Kidney stones that are present within the inner aspect of the kidney can be treated by a procedure called flexible ureteroscopy. This involves placing a small camera through the urethra, up the ureter and into the kidney to the kidney stone. The stone is broken into tiny fragments using a small laser called a Holmium laser. While this treatment is a well-established option for treatment of these stones, there are several different techniques used to help eliminate them from the kidney.
The stone can be removed by “basket” extraction whereby the ureteroscope is passed back and forth into the kidney to remove all visible stone fragments. It can also be removed by a method called “dusting” whereby the stones are broken into tiny fragments or “dust” with the intention that achieving such a small stone size will allow the stones to pass spontaneously.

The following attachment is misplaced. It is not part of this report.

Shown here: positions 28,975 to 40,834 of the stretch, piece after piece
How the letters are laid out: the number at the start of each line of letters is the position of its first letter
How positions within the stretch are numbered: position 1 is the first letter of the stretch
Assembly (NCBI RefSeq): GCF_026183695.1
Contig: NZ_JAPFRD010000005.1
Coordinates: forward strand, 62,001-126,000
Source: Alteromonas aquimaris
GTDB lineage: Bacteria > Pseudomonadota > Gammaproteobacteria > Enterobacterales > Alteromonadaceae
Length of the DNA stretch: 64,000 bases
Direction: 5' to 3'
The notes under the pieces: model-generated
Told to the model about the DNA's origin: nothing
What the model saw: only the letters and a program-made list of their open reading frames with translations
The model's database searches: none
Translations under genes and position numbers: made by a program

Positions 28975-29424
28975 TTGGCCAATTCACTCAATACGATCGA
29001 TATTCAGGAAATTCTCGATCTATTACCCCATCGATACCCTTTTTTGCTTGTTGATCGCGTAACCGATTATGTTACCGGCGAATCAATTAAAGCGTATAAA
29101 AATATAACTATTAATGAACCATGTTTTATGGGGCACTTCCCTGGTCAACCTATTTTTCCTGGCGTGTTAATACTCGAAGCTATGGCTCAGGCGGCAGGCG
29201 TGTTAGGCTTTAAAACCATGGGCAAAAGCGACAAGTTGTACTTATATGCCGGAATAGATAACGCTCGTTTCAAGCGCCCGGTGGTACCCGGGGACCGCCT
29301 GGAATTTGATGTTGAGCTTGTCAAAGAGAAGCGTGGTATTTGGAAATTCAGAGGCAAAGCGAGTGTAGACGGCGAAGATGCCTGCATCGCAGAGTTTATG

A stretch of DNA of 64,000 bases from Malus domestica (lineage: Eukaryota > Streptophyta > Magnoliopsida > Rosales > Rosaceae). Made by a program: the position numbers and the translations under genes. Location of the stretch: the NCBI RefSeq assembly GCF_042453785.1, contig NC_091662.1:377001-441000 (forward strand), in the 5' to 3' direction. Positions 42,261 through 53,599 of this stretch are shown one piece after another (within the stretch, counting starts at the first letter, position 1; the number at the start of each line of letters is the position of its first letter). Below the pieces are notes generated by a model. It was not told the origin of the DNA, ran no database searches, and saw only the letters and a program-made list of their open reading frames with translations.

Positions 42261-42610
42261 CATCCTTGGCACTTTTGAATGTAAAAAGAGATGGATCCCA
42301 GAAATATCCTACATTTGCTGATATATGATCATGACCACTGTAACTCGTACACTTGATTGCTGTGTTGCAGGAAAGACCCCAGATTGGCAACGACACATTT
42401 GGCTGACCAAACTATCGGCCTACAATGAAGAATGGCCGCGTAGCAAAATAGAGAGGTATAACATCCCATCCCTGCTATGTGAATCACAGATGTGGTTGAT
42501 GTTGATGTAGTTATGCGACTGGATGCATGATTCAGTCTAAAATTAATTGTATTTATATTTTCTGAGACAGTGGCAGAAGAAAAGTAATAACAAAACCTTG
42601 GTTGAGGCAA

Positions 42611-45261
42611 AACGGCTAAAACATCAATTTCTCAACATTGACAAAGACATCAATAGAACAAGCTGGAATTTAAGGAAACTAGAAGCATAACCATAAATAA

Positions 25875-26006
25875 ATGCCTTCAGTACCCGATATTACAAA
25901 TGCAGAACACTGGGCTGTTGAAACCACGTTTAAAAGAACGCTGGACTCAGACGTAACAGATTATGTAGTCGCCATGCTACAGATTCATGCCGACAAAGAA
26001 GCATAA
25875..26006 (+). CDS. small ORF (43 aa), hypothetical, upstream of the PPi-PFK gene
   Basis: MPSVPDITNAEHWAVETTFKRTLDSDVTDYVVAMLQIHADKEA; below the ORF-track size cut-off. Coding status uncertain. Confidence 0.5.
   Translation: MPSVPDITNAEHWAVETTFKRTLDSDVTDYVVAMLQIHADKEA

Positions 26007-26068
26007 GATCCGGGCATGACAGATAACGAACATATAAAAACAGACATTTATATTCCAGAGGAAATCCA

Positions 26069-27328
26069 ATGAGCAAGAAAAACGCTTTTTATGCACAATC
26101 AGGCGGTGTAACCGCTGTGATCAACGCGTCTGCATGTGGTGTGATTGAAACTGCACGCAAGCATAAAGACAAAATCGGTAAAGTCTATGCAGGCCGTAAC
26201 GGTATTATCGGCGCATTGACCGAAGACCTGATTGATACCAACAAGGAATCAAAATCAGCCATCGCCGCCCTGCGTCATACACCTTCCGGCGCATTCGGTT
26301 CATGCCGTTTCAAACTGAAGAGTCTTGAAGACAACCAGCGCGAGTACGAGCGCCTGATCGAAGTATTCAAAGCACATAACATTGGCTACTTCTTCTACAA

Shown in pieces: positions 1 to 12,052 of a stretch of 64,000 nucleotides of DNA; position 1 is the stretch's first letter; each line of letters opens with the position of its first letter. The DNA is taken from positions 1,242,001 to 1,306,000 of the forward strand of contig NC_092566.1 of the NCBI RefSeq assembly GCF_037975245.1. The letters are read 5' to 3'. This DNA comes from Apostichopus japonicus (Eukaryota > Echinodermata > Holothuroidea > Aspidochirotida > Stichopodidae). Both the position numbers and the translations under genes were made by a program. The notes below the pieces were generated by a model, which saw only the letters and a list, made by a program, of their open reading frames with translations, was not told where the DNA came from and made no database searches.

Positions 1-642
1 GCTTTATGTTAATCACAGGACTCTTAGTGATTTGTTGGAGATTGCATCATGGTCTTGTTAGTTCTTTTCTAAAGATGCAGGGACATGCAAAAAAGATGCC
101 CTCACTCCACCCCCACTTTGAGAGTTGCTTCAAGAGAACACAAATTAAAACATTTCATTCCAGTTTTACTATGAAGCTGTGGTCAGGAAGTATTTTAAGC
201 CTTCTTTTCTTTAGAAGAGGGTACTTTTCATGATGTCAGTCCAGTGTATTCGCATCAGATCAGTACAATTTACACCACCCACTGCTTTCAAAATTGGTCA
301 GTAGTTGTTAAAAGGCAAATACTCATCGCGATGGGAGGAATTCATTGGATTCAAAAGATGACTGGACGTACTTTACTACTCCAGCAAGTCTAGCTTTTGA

The procedure is done as an outpatient under anesthesia, either general or spinal.
In most cases a ureteral stent (piece of surgical plastic that goes from the kidney to the bladder through the ureter) will be placed at the end of the procedure. The stent keeps the ureter open following surgery. If a stent is not placed the ureter may temporarily swell shut or become occluded by blood clots or stone debris resulting in kidney pain following surgery.